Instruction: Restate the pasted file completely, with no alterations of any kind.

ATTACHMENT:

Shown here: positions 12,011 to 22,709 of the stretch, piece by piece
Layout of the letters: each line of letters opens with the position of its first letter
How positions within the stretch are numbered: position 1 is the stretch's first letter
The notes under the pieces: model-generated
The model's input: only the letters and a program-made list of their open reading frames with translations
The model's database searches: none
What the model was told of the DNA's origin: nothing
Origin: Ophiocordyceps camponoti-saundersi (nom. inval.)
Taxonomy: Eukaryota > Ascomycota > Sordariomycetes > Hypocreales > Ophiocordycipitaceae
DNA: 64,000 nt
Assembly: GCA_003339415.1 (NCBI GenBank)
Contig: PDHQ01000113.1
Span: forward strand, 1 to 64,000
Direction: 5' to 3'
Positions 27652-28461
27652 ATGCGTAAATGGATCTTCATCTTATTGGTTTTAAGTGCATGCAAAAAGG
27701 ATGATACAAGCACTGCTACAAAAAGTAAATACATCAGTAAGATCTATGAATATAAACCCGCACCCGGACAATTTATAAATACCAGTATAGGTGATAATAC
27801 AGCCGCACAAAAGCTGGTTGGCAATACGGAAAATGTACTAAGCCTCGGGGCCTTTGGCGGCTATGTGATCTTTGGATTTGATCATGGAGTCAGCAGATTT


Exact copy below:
Shown here: positions 12,011 to 22,709 of the stretch, piece by piece
Layout of the letters: each line of letters opens with the position of its first letter
How positions within the stretch are numbered: position 1 is the stretch's first letter
The notes under the pieces: model-generated
The model's input: only the letters and a program-made list of their open reading frames with translations
The model's database searches: none
What the model was told of the DNA's origin: nothing
Origin: Ophiocordyceps camponoti-saundersi (nom. inval.)
Taxonomy: Eukaryota > Ascomycota > Sordariomycetes > Hypocreales > Ophiocordycipitaceae
DNA: 64,000 nt
Assembly: GCA_003339415.1 (NCBI GenBank)
Contig: PDHQ01000113.1
Span: forward strand, 1 to 64,000
Direction: 5' to 3'
Positions 27652-28461
27652 ATGCGTAAATGGATCTTCATCTTATTGGTTTTAAGTGCATGCAAAAAGG
27701 ATGATACAAGCACTGCTACAAAAAGTAAATACATCAGTAAGATCTATGAATATAAACCCGCACCCGGACAATTTATAAATACCAGTATAGGTGATAATAC
27801 AGCCGCACAAAAGCTGGTTGGCAATACGGAAAATGTACTAAGCCTCGGGGCCTTTGGCGGCTATGTGATCTTTGGATTTGATCATGGAGTCAGCAGATTT